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Landsturm

Discussion in 'German Empire' started by Dan Morton, Nov 22, 2015.

  1. Dan Morton A Fixture

    Country:
    United-States
    Before World War I the Imperial German Landsturm essentially existed only on paper.At the beginning of the war, the Landsturm was organized to serve mostly as a kind of home guard providing local security.Shortly thereafter however of the 334 Landsturm battalions established, 142 were designated “mobile” and sent mostly to the Eastern front.Battalions were formed and named after their nearest town, such as:Landsturm I Battalion, Schneeberg.

    Initially there were acute shortages of all types of uniforms, field equipment and weapons, but these were gradually overcome as the war continued. Shortages were so acute that some units had to wear civilian clothing with a white armband to identify themselves as Landsturm soldiers. One example:The standard Landsturm headgear was supposed to be an oilskin cap. This was known as a Wachstuchmüzte and came in several forms.In 1914, there were not enough oilskin caps to go around. So they reverted to old Landwehr shakos!

    Severely paraphrased from George Wylie and Joe Robinson’s Landsturm web page dated20 March 2009 on http://www.pickelhauben.net/articles/Landsturm.html
    No attempt was made to place these photos in chronological order. Battalions, brigades and corps have been identified where possible. Some mis-identification is DEFINITELY possible!

    Attached Files:

    DEL likes this.
  2. Dan Morton A Fixture

    Country:
    United-States
    More photos...

    Attached Files:

    DEL likes this.
  3. Dan Morton A Fixture

    Country:
    United-States
    More photos...

    Attached Files:

    DEL likes this.
  4. Dan Morton A Fixture

    Country:
    United-States
    More photos...

    Attached Files:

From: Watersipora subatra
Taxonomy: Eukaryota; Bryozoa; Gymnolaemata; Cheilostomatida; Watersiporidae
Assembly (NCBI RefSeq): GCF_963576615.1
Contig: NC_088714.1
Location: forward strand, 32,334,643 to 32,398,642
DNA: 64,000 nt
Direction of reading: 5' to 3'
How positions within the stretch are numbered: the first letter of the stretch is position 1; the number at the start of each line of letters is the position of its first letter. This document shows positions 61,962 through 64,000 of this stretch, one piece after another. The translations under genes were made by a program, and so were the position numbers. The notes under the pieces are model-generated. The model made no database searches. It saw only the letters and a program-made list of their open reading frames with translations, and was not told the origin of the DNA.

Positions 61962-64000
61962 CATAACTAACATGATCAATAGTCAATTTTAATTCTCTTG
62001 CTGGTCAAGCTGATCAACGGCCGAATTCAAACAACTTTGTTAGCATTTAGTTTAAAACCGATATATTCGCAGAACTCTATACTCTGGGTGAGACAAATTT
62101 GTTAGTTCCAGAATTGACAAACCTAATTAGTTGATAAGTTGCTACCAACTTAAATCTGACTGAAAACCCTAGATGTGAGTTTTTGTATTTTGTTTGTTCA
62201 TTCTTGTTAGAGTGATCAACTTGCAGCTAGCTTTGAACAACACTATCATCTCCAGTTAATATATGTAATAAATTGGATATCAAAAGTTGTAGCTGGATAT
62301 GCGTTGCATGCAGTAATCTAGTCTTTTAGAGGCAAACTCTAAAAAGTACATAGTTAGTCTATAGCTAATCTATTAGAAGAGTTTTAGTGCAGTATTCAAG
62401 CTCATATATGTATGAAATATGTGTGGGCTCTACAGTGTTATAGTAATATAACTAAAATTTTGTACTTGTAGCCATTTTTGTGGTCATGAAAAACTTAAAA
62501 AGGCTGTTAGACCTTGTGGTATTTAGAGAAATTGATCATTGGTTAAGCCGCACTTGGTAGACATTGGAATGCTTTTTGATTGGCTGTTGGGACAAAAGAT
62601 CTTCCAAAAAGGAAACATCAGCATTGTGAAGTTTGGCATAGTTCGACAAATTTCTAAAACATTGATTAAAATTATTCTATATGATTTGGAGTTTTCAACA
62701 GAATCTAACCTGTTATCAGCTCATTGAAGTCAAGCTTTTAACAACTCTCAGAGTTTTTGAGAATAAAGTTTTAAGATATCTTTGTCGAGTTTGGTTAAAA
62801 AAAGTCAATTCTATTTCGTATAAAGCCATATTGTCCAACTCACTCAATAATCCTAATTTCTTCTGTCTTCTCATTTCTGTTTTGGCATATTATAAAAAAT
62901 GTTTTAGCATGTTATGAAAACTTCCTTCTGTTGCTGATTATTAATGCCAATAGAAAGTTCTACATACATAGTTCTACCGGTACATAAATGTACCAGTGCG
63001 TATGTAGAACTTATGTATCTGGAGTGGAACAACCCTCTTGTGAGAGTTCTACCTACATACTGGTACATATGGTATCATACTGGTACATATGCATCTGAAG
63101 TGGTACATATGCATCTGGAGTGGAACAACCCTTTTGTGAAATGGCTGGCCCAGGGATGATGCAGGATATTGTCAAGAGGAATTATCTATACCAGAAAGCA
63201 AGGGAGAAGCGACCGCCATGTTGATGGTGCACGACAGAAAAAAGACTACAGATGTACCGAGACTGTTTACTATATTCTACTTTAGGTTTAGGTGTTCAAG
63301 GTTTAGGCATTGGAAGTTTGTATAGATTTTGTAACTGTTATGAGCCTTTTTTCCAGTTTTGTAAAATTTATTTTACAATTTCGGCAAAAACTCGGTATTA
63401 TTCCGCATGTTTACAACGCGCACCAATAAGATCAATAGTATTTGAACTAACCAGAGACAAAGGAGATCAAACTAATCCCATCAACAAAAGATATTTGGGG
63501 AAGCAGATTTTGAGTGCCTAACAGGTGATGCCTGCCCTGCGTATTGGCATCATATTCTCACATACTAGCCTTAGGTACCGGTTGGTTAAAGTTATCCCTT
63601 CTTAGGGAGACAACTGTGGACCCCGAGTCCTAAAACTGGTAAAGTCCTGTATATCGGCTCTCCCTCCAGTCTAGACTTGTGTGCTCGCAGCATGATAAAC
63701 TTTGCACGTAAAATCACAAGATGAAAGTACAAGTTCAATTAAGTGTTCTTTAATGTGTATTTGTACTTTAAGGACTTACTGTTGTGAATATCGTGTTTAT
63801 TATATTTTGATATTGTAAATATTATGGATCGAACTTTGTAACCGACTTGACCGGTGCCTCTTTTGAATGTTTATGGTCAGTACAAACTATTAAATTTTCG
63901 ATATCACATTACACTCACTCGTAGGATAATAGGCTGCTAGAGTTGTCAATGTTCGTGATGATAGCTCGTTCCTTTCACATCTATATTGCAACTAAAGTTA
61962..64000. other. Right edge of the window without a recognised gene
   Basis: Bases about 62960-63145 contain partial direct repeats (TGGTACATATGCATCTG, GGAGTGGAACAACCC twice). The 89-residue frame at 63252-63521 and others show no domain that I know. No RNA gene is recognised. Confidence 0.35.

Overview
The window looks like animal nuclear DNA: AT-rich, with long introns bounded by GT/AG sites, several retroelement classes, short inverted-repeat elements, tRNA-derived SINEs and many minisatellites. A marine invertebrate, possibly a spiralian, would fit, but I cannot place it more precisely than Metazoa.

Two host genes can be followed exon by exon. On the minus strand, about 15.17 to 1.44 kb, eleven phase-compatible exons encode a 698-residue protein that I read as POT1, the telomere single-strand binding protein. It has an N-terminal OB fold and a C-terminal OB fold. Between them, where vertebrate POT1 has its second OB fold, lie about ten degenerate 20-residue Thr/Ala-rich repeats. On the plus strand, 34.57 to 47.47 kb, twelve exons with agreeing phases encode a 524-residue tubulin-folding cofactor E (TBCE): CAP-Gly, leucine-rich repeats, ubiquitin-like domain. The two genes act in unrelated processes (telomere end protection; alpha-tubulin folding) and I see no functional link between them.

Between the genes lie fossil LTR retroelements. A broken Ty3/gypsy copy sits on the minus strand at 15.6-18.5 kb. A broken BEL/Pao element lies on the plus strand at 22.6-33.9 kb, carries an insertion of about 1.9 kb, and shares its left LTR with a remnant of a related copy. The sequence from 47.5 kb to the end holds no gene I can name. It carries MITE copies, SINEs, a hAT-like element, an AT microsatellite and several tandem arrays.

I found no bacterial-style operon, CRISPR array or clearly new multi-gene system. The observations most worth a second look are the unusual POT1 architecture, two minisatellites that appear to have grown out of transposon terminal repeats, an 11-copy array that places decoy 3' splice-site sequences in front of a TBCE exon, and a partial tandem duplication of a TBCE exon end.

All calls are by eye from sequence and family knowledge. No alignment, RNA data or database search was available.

DEL likes this.
  5. Dan Morton A Fixture

    Country:
    United-States
    This explanation of the various classes of military service, including Landwehr and Landsturm, comes from our Planetfigure member, Ulrich Biroth.

    From 1890 to 1899, German men were obligated to serve between 17 and 60. From 1900 to 1918, the upper age limit was reduced to 45.
    During the 'Kaiserzeit', from 1875 until 1918, German men had the following active service requirements.

    Active Service - 2 to 3 years, depending on the unit in which the man served
    Reserve 1 - starting as early as 19 years of age
    Reserve 2 - and ending at about 33
    Landwehr 1 - starting at about 33
    Landwehr 2 - and ending at about 39
    Landsturm 1 - starting at 39
    Landsturm 2 - and ending at about 45 years of age, except for those entering service from 1890 to 1899.
    Landwehr units were really often fighting units during WW1.
    Landsturm units garrisoned POW camps and were used as guards in the support zones on both fronts.

    All the best,
    Dan
  6. DEL A Fixture

    Country:
    Scotland
    Nice one Dan ....... a few references here for Jon Smiths excellent range (y)
    Cheers
    Derek
  7. Dan Morton A Fixture

    Country:
    United-States
    Hadn't thought of it that way Del, but absolutely! Jon's a great guy and has helped me often in the past with sculpting problems.

    All the best,
    Dan

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